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Brian

Seagate Constellation ES 2TB Review

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The Constellation ES is Seagate's 4th generation 3.5" 7200 RPM enterprise-class hard drive. The drives come in 500GB, 1TB and 2TB capacities and support both SATA II and SAS interfaces. The Constellation ES isn't all about high capacity and performance though; Seagate's high on their power management and temperature tolerance for enterprise applications. The entire line also offers self-encrypting drive technology as an optional feature. With a spec sheet like this, it's hard to imagine wanting anything else in a high-capacity enterprise-class storage solution.

Full Review

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We're happy to post the first HDD review on this site in some time.

As an aside, this review is about 70% of what we'll have in a few weeks. We're working on a proprietary series of benchmarks that will use a consistent set of real world scenarios that we'll run for each drive. Once that is complete, we'll update this and any other reviews with those benchmarks as well.

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Update - here's what we've been working on...please offer feedback.

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the Constellation ES reached a maximum temperature of 103F as recorded with a Fluke IR thermometer.

Please don't make all of us non-US guys google the conversion to °C every time we read your reviews!

MrS

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LOL - okay, okay. We'll post both measurements.

Would that be good? And should we toss in Kelvin too?

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Actually us US-based folks are already used to seeing tempratures for PCs expressed in 'C'

I was actually thinking the same thing. Going forward I think we are going to present temp info in celcius.

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Congrats and good job to the team. This will really help me choose the best storage medium to use. I'm currently running out of space with my current 1TB hard drive and I need to buy a new 2TB so that I will have more space to work on.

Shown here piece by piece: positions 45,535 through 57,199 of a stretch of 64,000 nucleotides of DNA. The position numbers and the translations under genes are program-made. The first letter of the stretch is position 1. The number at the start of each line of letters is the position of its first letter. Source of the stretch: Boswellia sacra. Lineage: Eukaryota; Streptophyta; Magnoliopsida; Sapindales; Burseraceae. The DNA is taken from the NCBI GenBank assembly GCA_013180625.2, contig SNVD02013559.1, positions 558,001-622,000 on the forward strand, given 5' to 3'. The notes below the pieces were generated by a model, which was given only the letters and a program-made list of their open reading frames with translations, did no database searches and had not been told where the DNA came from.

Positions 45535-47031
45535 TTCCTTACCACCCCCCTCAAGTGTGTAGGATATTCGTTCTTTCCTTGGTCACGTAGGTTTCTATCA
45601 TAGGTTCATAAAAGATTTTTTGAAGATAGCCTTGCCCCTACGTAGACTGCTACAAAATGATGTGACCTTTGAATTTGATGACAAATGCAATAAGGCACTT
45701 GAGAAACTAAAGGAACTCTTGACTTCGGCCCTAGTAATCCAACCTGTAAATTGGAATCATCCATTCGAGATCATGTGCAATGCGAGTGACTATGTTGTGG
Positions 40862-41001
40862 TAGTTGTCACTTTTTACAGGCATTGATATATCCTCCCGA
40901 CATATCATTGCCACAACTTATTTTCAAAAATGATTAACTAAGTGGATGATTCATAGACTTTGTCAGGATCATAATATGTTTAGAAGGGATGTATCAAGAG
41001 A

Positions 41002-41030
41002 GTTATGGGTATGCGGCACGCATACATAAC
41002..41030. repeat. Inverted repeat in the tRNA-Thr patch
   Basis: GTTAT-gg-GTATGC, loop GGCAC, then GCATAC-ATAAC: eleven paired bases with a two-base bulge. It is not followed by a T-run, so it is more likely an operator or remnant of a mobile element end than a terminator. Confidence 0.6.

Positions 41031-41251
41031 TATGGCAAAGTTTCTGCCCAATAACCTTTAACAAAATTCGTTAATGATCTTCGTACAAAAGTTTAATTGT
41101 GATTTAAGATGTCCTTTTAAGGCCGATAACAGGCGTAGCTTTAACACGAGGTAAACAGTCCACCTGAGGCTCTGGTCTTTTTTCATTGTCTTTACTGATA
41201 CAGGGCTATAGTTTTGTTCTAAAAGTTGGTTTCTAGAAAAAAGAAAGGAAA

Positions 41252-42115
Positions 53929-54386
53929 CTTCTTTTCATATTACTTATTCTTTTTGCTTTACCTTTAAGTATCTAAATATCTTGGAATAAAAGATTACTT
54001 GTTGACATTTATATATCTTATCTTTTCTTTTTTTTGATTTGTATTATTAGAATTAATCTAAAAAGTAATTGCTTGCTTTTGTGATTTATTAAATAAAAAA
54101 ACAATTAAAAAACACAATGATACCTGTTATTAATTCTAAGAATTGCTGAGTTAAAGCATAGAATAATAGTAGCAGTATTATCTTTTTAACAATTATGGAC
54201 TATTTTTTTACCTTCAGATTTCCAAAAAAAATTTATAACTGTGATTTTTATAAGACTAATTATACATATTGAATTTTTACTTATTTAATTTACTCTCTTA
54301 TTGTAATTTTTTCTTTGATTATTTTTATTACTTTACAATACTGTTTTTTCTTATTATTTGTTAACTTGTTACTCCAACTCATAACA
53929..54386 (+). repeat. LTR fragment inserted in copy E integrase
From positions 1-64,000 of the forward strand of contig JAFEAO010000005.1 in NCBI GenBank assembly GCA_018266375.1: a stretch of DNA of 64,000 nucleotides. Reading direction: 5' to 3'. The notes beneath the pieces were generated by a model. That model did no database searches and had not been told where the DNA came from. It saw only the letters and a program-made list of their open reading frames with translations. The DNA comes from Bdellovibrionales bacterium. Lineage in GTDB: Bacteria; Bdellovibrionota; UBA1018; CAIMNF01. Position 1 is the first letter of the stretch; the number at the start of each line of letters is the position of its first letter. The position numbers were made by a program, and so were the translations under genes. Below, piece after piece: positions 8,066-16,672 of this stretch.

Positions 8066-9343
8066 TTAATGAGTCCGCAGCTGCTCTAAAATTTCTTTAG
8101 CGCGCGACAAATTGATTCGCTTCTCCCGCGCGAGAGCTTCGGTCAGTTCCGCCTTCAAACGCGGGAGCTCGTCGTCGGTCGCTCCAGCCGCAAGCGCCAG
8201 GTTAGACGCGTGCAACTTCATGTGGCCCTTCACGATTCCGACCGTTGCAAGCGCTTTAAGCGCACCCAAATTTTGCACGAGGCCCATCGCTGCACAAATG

I check the link about the benchmarks. I never knew that hard disks perform differently with gaming, viewing movies, and using the computer for work. About the workstation, what programs are you going to use for the testing of the hard disk's performance?

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The workstation profile is still in the works. It will be a trace of photo editing in Photoshop, downloading torrents (Knoppix Linux ISO), zipping files, and a few other areas we havent agreed on yet.

The differences come from the fact that certain processes are sequential write/read heavy (the HTPC one for example), sequential/mixed random read heavy (gaming), and mixed random/seq small and large file (workstation).

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So you mean that HTPC will write on the hard disk? If we are copying movies into the hard disk, will you consider that as HTPC or workstation?

I don't know if my next question is related here. Why is it that it takes longer for me to copy 2 large files (like movies) at the same time rather than copying one file then proceed on the second after the first was done?

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